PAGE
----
al stewart

Give US Your Poor

beach full of shells
Various Artists
Give US Your Poor


“This compilation that spans genres and generations shines its spotlight on homelessness, showing that the problem remains as pervasive as ever . . . With the essays and extensive annotation accompanying these recordings, almost all of them previously unreleased, no one who encounters this package is likely to remain unmoved.
– Don McLeese, Editorial Review


Give US Your Poor is a benefit record that doesn’t duck from its subject for commercial considerations, which is to say that – the excellent contributions of Bon Jovi, Bruce Springsteen, and Bonnie Raitt aside – you’re not going to get through the album without contemplating what's it’s like to be homeless. But a downer this CD is not: from Springsteen’s juiced-up version of the classic ‘Hobo’s Lullaby’ with Pete Seeger to Madeleine Peyroux's pretty ‘I Think It’s Going to Rain Today’ to Dan Zanes and Kyla Middleton’s rootsy picker-upper ‘Boll Weevil,’ the music shoves away preachiness and solemnity in favor of hope. It’s there in Danny Glover's affecting spoken word ‘My Name Is Not ‘Those People’’ and also Sweet Honey in the Rock’s grounded a cappella ‘Stranger Blues,’ but where it really reaches its target is on the opening sequence. ‘Land of 10,000 Homeless – Minnesota’ is a brief audio documentary set to music; here you meet people living the life, and here you hear their sagas. Self-pity never plays a part; only simple humanity, taken to the streets and scrubbed to its core elements, shines through.”
– Tammy La Gorce, All Music Guide

“Featuring musicians of many stripes . . . the nineteen-song set feels as seamless as the chapters in a novel. . . . Not surprisingly, themes of strife and poverty abound, but what’s most striking about these songs is the absence of pathos and the prevailing sense of hope. . . . As with the songs themselves, the liner notes attest to the resilience of the human spirit, even while laying bare statistics that should shame a country so rich. With beauty, dignity and grace, Give US Your Poor draws attention toward places where the inclination is too often to turn away.”
– Russell Hall, No Depression, Nov/Dec 2007

“The centerpiece is the pairing of Bruce Springsteen and Woody Guthrie for Wood Guthrie favourite ‘Hobo’s Lullaby.’ Moving and quietly inflamed, it epitomizes this strong humane compilation”
– Rob Hughes, Uncut, January 2008

“The CD gives voice to ordinary people by letting them help write and sing their own songs. Furthermore, when many of the musicians — like Jewel, Sam McClain and Willie Robinson — sing about being homeless and poor they also do so with firsthand knowledge of the issue. The result is a stunning collection of tunes and spoken word offerings that draws yet more attention to an important and growing social problem. One can only hope that more than just people’s ears are engaged.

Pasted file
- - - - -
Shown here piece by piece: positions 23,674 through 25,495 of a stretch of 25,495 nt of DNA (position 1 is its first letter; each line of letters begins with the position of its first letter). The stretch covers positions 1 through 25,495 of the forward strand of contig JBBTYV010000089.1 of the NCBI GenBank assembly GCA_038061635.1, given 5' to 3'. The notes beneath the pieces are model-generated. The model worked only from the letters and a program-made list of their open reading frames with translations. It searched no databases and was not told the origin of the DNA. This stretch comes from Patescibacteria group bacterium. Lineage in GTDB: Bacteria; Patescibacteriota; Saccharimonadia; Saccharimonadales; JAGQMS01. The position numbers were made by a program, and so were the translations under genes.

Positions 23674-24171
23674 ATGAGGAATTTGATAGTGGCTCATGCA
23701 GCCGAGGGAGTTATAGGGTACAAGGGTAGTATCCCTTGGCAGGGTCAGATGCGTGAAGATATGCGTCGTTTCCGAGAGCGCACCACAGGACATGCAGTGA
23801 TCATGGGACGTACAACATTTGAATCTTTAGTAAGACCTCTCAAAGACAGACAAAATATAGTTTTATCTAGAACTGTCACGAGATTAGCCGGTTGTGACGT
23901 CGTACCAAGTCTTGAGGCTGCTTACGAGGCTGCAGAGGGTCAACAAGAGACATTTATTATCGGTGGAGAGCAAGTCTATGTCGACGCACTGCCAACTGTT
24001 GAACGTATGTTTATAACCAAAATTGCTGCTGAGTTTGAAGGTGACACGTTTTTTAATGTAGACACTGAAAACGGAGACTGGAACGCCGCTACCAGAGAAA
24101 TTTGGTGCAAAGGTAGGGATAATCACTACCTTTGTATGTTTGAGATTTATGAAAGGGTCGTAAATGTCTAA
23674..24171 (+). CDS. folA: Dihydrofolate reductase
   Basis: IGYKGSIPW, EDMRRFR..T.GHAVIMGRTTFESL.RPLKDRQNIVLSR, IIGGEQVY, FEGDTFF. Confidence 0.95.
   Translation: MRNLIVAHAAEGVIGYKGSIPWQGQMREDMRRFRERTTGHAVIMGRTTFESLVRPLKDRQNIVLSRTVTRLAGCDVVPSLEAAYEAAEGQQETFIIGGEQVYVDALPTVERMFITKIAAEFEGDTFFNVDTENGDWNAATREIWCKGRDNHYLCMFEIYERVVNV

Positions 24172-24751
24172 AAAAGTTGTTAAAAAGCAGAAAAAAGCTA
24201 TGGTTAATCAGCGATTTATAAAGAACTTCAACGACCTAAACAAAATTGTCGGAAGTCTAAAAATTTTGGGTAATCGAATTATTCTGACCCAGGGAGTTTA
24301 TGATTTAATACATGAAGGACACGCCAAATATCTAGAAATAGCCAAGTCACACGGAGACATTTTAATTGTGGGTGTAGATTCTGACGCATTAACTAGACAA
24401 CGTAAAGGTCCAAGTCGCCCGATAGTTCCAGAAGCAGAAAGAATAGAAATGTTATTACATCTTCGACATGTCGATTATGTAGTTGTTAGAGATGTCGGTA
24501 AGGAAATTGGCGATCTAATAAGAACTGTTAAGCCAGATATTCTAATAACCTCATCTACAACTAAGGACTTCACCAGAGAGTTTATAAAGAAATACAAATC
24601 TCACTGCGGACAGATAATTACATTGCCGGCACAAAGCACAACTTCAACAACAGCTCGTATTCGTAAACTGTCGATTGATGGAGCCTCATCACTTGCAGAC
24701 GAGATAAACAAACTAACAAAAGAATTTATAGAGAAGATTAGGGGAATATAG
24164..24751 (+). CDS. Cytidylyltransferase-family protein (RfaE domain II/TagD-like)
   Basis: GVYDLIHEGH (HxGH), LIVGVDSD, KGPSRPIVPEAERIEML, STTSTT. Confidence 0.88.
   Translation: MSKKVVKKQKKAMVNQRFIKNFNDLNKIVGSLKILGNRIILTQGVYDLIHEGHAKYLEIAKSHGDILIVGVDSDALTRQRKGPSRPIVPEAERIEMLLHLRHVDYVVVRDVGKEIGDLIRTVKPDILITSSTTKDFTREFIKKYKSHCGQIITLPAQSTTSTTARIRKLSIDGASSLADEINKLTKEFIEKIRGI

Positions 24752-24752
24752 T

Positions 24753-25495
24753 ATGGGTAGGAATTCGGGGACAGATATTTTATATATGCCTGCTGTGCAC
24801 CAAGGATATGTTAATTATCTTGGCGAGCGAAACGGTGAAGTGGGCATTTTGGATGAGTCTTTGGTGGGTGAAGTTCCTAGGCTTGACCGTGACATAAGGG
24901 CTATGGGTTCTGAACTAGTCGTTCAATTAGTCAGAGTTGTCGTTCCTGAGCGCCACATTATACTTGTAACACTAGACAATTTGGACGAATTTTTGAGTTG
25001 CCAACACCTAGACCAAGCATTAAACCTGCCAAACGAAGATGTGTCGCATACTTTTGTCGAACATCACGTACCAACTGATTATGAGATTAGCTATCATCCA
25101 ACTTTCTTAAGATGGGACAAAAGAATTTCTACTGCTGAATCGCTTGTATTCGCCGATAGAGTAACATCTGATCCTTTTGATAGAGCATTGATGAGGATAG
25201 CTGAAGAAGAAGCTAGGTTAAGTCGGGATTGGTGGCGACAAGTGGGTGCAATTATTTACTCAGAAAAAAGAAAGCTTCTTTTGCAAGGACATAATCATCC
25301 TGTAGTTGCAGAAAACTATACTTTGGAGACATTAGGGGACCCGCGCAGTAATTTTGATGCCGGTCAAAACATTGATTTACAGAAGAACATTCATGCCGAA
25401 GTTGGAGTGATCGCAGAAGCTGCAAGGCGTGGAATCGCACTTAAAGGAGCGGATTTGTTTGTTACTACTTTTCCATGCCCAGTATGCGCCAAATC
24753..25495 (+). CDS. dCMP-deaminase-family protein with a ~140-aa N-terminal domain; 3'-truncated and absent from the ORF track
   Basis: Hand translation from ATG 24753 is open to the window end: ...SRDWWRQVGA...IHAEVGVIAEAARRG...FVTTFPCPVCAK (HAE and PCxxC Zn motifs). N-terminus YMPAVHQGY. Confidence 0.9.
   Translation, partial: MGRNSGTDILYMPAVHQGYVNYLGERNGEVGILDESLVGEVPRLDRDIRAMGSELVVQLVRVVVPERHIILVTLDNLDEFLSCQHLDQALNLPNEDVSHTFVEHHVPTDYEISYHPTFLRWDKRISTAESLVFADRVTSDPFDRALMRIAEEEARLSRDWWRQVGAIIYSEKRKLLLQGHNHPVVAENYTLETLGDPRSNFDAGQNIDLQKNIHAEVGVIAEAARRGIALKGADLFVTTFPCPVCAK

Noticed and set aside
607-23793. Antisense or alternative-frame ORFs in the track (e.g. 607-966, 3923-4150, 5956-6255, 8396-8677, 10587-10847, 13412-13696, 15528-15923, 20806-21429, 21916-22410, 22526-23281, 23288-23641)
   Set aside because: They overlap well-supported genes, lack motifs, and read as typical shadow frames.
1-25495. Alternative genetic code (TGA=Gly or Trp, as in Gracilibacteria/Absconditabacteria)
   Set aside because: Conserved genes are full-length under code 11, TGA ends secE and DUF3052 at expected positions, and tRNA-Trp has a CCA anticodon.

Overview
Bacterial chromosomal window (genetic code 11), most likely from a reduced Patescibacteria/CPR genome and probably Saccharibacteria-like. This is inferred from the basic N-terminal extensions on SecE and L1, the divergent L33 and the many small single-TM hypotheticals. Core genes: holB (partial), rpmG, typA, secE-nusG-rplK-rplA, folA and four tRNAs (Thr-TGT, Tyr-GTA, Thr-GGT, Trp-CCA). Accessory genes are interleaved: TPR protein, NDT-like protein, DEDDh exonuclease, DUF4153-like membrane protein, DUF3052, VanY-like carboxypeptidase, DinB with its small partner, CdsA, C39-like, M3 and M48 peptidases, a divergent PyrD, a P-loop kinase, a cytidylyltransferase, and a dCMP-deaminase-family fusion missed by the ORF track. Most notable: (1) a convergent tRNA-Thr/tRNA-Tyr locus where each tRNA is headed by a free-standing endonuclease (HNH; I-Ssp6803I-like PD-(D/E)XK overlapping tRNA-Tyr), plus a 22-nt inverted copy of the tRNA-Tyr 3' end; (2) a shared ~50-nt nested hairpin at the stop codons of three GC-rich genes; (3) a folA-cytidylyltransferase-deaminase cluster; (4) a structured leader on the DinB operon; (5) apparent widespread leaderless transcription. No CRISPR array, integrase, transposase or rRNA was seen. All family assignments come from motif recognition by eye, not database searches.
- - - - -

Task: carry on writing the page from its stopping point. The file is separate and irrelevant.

– Bruce Pollock, FFWD, Calgary, Canada

“The solution to the most intractable problems of poverty begins with the poor taking control of their own situation. Here’s a step in the right direction. Although the billing goes to stars – Natalie Merchant (the beautiful ‘There Is No Good Reason’), Bruce Springsteen with Pete Seeger, Bonnie Raitt, Bon Jovi, Buffalo Tom and readings by Danny Glover and Tim Robbins – many of the musicians here are or have been homeless. Glover’s ‘My Name Is Not ‘Those People’’ is particularly chilling in a climate frozen into an ugly posture by the likes of Imus’s return and the degrading Presidential election ‘debates.’”
– Dave Marsh, Rock & Rap Confidential, December 2007


“There’s a fine, dignified Springsteen/Seeger rendition of ‘Hobo’s Lullaby,” for instance, and a chillingly percipient rendition of Leadbelly's ‘Boll Weevil’ from 11-year-old Kyla Middleton with minimal rustic accompaniment by Dan Zanes. And the CD’s various other collaborations between established artists and homeless musicians are shot through with an immediacy that can be most powerful: Keb’ Mo’s ‘Baby Don't Let Me Go Homeless’ and Natalie Merchant’s ‘There Is No Good Reason’ especially so in this regard, where the soulful musical settings work with and for the sentiment . . . There's also a sparky, rollicking take on the Rufus Thomas classic ‘Walkin’ The Dog’ by Bonnie Raitt with octogenarian Boston blues legend Weepin' Willie Robinson, while I also really liked Madeleine Peyroux’s deliciously well-considered take on Randy Newman’s ‘I Think It's Going To Rain Today.’ Del Goldfarb, heard with John Sebastian in tow on his own composition ‘Portable Man,’ is pretty persuasive, as in its own way is the cut by 90s indie-rockers Buffalo Tom, while the contributions by Sweet Honey In The Rock and singer-songwriters Michelle Shocked and Sonya Kitchell are suitably thoughtful and certainly worth keeping in the collection. The fine Mark Erelli track ‘Here And Now’ (taken from his latest CD Hope And Other Casualties) should serve to bring his writing to a wider public. . . . you can’t argue with the integrity and commitment of the whole enterprise, or the astounding achievement it represents in getting it all together, while its uniformly excellent recording quality is never a matter for debate.”
– David Kidman, NetRhythms

“The Give US Your Poor project works on every intended level, both as a way of bringing the issue of homelessness to the public’s attention through an accessible medium, and also as a valid musical endeavor. . . . An extremely well put together record.”
– Brett Callwood, Acoustic, UK